World Builders                                                                    Session Four  --  Microbiology                                              


                                             Capturing Energy     

Photosynthesizing organisms build themselves using the carbon in carbon dioxide.

   Living organisms must concern themselves with two things -- capturing energy and reproducing their kind. On this page we will learn about how photosynthetic organisms capture energy and make food.

     We tend to think that everything green and alive on the earth is a plant.  This is not precisely true.  The first photosynthetic organisms were bacteria, and they are still with us today and still pumping out oxygen.  These tiny organisms are prokaryotes, and they made all higher life on the earth possible by altering the atmosphere so that it contained oxygen.   Great among the photosynthetic bacteria are the cyanobacteria, which are still providing a good part of the earth's oxygen.

     When eukaryotes appeared, making use of the more abundant oxygen available, algae developed.  These green organisms grew in the oceans, and some became multicellular.  They also contributed oxygen to the atmosphere.

     True plants did not appear until after bacteria and algae came out of the ocean and began to grow on land.  It was on land that the true plants evolved, with their stems, roots, leaves, and flowers.  However, we will consider photosynthesis here.  The process of photosynthesis provides both oxygen and edible biomass (leaves, grass, etc) and photosynthetic activity supports life on the earth.

     The earth is an almost closed system. By this we mean that everything that is here is recycled: the same molecules are used over and over again. Atoms do not wear out, but chemical changes require energy. Energy eventually gets transformed into heat and lost. Fortunately for us, the earth does receive energy from the sun, which comes into our closed system and makes life possible.

     Photo synthesizers are the primary producers on earth. They contain chloroplasts, which work as tiny energy capturing factories.  There are reasons to believe that chloroplasts were once independent prokaryote cells that moved into larger eukaryote cells long ago. Chloroplasts are tiny and green, and they contain chlorophyll. They still act like prokaryotes, and reproduce themselves inside cells by simply dividing into two identical parts.

So -- what exactly do the chloroplasts do?

Well, let's think for a minute. What are plants made out of?  Wood. Leaves. Tough fibers. Bark. Blossoms. Fruit. Plants are made mostly out of carbohydrates. Carbon is a very important component of plant tissues. Chloroplasts capture the energy from the sun and also capture the carbon dioxide molecules in the air or dissolved in the water.. They make food for the plant and for whatever animal eats that plant.

What do photosynthesizers  have to work with?

Well, they have water and air. There is carbon in the air in carbon dioxide.  Some carbon dioxide is also dissolved in water.  There is water in lakes and seas as well as in the ground.  The sun provides light and heat energy. The plants use what they have: carbon dioxide, water, and light. In a process called photosynthesis, plants capture energy using only carbon dioxide, water, and light to make a sugar called glucose. They also release oxygen and water molecules into the air.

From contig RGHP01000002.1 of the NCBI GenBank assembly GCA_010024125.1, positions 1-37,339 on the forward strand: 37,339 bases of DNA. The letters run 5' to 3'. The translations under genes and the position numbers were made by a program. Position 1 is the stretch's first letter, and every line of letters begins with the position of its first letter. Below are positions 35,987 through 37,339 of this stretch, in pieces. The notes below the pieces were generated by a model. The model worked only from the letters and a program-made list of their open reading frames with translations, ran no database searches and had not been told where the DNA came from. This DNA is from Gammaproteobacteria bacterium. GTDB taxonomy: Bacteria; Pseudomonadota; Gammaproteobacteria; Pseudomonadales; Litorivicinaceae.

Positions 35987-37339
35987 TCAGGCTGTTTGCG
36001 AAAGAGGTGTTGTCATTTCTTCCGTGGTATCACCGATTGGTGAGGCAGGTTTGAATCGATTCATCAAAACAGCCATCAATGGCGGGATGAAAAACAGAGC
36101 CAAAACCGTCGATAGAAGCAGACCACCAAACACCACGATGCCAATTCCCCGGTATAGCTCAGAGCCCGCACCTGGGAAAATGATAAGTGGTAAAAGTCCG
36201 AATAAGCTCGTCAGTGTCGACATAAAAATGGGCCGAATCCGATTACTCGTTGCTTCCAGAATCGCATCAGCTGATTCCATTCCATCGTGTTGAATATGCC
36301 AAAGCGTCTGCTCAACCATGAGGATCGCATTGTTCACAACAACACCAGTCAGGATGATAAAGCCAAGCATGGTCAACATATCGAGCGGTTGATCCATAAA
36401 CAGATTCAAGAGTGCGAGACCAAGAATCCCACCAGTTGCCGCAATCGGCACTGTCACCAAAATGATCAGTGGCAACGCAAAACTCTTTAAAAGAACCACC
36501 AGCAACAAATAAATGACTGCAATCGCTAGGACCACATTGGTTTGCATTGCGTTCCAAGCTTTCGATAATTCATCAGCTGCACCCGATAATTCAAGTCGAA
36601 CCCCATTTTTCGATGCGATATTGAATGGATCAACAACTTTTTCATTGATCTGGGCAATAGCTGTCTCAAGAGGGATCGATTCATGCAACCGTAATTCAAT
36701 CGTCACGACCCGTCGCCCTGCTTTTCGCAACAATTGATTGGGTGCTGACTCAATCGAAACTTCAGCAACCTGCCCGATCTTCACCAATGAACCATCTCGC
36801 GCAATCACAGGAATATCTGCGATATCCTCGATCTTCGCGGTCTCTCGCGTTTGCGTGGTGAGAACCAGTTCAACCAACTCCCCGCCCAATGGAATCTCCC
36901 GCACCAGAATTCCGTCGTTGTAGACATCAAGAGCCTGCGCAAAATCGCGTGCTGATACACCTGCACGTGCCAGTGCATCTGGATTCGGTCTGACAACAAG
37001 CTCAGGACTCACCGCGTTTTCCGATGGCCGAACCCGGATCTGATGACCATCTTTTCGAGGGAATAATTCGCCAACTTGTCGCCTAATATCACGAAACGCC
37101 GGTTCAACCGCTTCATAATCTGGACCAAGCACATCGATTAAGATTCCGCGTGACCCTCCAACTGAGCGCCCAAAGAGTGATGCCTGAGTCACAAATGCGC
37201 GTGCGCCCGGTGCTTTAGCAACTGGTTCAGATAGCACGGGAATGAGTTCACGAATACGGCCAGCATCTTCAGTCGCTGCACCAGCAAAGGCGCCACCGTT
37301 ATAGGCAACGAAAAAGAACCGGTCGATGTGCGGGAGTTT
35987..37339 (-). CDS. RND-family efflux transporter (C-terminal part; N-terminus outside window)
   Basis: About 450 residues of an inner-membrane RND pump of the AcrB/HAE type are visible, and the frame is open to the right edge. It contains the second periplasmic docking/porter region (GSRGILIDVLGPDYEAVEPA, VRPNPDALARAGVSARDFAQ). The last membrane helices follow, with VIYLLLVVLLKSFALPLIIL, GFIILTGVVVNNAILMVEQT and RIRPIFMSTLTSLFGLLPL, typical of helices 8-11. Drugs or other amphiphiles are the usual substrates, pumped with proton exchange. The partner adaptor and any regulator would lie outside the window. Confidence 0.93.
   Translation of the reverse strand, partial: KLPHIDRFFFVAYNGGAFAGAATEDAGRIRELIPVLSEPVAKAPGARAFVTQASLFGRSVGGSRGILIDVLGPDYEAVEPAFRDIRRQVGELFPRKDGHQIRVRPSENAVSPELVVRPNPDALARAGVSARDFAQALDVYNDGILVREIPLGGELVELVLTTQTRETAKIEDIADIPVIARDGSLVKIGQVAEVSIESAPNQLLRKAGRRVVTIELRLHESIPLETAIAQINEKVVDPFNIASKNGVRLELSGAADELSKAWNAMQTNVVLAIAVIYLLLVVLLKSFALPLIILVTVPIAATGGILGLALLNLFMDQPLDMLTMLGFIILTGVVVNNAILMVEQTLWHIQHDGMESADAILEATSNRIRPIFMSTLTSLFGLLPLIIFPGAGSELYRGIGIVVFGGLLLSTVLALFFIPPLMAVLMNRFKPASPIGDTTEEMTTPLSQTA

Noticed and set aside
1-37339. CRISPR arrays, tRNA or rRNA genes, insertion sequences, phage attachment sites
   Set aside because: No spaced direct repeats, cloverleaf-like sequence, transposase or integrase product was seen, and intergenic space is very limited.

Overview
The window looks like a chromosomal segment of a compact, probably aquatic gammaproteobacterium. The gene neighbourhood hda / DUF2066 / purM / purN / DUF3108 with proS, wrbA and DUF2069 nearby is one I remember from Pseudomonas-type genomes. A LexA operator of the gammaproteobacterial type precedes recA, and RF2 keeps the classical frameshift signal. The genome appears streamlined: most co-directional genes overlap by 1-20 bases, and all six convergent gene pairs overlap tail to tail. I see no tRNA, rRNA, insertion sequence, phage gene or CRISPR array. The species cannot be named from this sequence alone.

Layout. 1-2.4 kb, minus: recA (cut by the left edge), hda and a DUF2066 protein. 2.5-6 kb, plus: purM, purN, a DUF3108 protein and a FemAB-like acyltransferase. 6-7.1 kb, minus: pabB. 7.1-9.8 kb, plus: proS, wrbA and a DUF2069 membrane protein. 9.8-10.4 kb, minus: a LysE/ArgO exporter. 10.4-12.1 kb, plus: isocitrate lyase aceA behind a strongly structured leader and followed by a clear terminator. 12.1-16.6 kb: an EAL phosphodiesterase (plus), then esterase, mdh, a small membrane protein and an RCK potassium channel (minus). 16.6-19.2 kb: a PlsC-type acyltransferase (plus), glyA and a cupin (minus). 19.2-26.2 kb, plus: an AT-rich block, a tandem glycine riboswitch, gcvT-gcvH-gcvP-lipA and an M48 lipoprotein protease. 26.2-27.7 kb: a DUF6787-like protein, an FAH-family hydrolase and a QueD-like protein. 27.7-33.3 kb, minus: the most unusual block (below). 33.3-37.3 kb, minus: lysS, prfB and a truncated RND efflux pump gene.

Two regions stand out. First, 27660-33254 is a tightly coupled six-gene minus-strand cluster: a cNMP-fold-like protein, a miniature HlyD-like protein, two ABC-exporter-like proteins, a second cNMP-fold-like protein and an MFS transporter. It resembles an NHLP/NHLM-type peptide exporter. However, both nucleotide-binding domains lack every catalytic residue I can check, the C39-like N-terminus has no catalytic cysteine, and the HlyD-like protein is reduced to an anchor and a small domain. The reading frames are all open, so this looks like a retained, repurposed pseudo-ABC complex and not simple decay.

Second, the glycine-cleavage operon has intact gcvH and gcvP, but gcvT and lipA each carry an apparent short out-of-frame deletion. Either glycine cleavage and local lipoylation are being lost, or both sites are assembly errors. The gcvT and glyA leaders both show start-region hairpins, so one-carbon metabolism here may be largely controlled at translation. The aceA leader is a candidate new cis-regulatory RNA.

Here is a picture of what actually happens:

Let's see what is happening here. This plant will make one molecule of glucose.

The plant has 6 carbon dioxide molecules in the air near it. Each carbon dioxide molecule has one atom of carbon and two atoms of oxygen.

6 CO2

This is where all the carbon in plants comes from -- the air!

Amazing! Trees are made out of the carbon dioxide in the air!

Why do plants put roots into the soil? They need to get minerals and water. Their roots cling to the soil so that the plant can stand up.

This plant has 12 water molecules in the soil near the roots.

Each water molecule has two atoms of hydrogen and one atom of oxygen. Chemists would write down

12 H2O

The plant gathers up the carbon dioxide from the air. It sucks up water with its roots.

6CO2 + 12 H2O -- and the sun is shining!

The plant breaks the water molecules apart. This releases 24 hydrogen atoms and 12 oxygen atoms.

The 12 oxygen atoms pair up to make 6 oxygen molecules. They leave the plant and float out into the air. Later on animals will breathe them in!

Now, what is left?

          6 carbon dioxide molecules (one carbon atom and 2 oxygen atoms each)

24 hydrogen atoms (left over from splitting water molecules)

Here is the glucose molecule, a kind of sugar. The plant makes itself out of glucose. It makes cellulose and starches out of long strings of sugar.

Notice how five of the carbon atoms form a hexagon with just one oxygen atom in it. Notice how each carbon atom has an oxygen atom connected to it. Each carbon atom also has at least one hydrogen atom attached to it as well.

Six oxygen atoms and 12 hydrogen atoms are left over. They combine to make six water molecules and are used by the plant or released into the air.

Glucose feeds animals as well as plants. There are glucose molecules flowing in your blood right now!

This is the process that supports life on earth. It is called photosynthesis. Plants use the sun's energy to transform carbon dioxide and water into a sugar called glucose. Oxygen molecules and water molecules are released when the glucose is made.

Now the next question is -- how do animals use this sugar? Go on to the next page --


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1996,1997, 1998, 1999, 2000, 2002, 2003.   Elizabeth Anne Viau. All rights reserved. This material may be used by individuals for instructional purposes but not sold. Please inform the author if you use it at .